Annalee has gone missing and her family fears the worst. Leanna and Paige, her two daughters, and her husband were aware that she was a sleepwalker and that she had left the house in the past when she was sleepwalking. The daughters call their father, who is away on a business trip, and the police when they realize that she isn't in the house. The police immediately start a search of the nearby woods and river. They don't find Annalee but they also don't find her body so no one knows if she is dead or alive. I can't say much about the plot because I don't want to give any spoilers.

I thought that the best part of the book were the characters of Leanna and Paige. The girls were very real in their grief and confusion and their need to make sense out of their mother's disappearance. As with Chris's earlier books, he is one of the few male authors who writes fantastic and very real female characters.

This is another fantastic book by a terrific author. Clear your calendar when you start this book because you won't want to put it down.

Susan Roberts lives in North Carolina when she isn't traveling.  She and her husband enjoy traveling, gardening and spending time with their grandson.  Susan reads almost anything (and the piles of books in her house prove that) but her favorite genres are Southern fiction, women's fiction and thrillers. Susan is a top 1% Goodreads Reviewer. You can connect with Susan on Facebook.

Get even more book news in your inbox by signing up for our newsletter: http://eepurl.com/mHTVL. Girl Who Reads is an Amazon advertising affiliate; a small commission is earned when purchases are made at Amazon using any Amazon links on this site. Thank you for supporting Girl Who Reads.

January 9, 2017

Review: The Burning Page by Genevieve Cogman #MondayBlogs

by MK French

January 2017; Roc; 9781101988688; ebook &
print (336 pages); science fiction
a free copy was provided for this review

Irene is a Librarian, a member of an organization that moves between parallel worlds to obtain rare and unique books to be kept within the safety of the Library. The Librarians are all well versed in the Language, a means of commanding others or subtly changing the world around them to achieve their goals. Irene and her apprentice Kai have gotten into trouble before, and as a result, she is on probationary status. There's trouble brewing in the Library, however, and it's a danger that can threaten not only countless worlds but the Library itself. Irene has to do her best to contain the damage, but there's uncertainty at every step.

As a fan of the TV show "The Librarians" and the made for TV movies that they were spawned from, I was excited to see the summary of The Burning Page by Genevieve Cogman. I hadn't read the prior novels in this series but had no trouble getting the idea of the Library and the powers that the Librarians had. Irene refers to events from the prior novels (so I'll be spoiled for them when I go back to read them!) but there's enough of an idea about what happened that I could still continue with the current story. It's a fascinating mix of recognizable characters and subtle changes to show the differences between worlds. Vale lives at 221B Baker Street, for example, and is a detective that needs to solve complicated puzzles of cases. The magic of the Librarians, dragons, and fae described in the book is fascinating. There's so much action, and moving through the underbelly of London and the different worlds also reminded me of Neil Gaiman's "Neverwhere," another favorite of mine. It's a wonderfully detailed book but isn't bogged down by those details, either. If anything, that makes it feel immersive, as if this is a movie unfolding. Irene is a plucky and likable character, and I really liked Kai. A number of other characters aren't described as well, though it could be because more time had been spent with them in the prior books. There's such a sense of history in Irene's interactions with the other characters, but not knowing that history in detail doesn't ruin the flow of the story. Instead, it adds to the air of mystery and the almost claustrophobic sense that permeates the book as Irene is trying to figure out who is trying to kill her and help destroy the Library. I heartily recommend this book, especially to bibliophiles.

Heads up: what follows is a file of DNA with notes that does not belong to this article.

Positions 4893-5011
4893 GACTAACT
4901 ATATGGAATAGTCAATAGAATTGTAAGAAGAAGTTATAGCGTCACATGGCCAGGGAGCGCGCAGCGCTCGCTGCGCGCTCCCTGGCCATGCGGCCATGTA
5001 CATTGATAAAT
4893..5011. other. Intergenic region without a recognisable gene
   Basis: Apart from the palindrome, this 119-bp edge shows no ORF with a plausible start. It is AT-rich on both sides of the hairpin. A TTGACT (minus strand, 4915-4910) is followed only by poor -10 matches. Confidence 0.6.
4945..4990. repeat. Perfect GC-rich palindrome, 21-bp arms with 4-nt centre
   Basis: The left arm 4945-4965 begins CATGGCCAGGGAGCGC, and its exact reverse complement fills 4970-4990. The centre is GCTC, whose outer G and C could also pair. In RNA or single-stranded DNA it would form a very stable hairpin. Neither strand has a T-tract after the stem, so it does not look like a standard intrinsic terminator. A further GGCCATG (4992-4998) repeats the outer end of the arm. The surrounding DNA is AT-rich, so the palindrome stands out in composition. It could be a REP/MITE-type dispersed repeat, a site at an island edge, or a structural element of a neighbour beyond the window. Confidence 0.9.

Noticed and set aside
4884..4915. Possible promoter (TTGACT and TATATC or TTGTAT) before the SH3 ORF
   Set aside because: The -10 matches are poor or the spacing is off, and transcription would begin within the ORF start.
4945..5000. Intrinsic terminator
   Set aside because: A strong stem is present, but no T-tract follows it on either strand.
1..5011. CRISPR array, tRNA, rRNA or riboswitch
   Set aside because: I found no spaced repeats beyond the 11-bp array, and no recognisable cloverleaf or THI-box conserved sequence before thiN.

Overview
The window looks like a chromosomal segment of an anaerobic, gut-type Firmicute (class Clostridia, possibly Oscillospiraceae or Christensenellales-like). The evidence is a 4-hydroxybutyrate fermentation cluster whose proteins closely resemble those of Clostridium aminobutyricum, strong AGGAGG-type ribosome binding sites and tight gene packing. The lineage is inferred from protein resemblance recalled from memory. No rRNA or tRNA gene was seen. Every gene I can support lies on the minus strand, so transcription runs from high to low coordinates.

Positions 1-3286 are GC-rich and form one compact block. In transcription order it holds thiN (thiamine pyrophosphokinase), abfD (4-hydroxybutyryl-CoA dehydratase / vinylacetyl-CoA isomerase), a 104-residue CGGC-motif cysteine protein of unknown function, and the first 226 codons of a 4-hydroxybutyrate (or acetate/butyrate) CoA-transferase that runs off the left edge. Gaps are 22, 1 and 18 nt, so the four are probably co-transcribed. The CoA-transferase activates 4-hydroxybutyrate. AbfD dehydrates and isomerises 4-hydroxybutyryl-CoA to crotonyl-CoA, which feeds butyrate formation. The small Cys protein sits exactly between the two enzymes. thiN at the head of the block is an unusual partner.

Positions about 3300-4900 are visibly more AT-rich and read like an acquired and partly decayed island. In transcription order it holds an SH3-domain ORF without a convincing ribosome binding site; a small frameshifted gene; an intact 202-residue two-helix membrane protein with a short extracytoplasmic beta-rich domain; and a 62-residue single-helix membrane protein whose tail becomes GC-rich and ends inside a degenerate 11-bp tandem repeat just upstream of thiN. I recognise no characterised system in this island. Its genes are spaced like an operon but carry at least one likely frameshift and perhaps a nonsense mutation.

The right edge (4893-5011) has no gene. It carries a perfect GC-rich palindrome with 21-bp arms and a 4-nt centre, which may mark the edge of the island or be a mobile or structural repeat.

Born and raised in New York City, M.K. French started writing stories when very young, dreaming of different worlds and places to visit. She always had an interest in folklore, fairy tales, and the macabre, which has definitely influenced her work. She currently lives in the Midwest with her husband, three young children, and golden retriever.

Get even more book news in your inbox by signing up for our newsletter: http://eepurl.com/mHTVL. Girl Who Reads is an Amazon advertising affiliate; a small commission is earned when purchases are made at Amazon using any Amazon links on this site. Thank you for supporting Girl Who Reads.

Shareahollic

Amazon Studio

LinkWithin

Related Posts Plugin for WordPress, Blogger...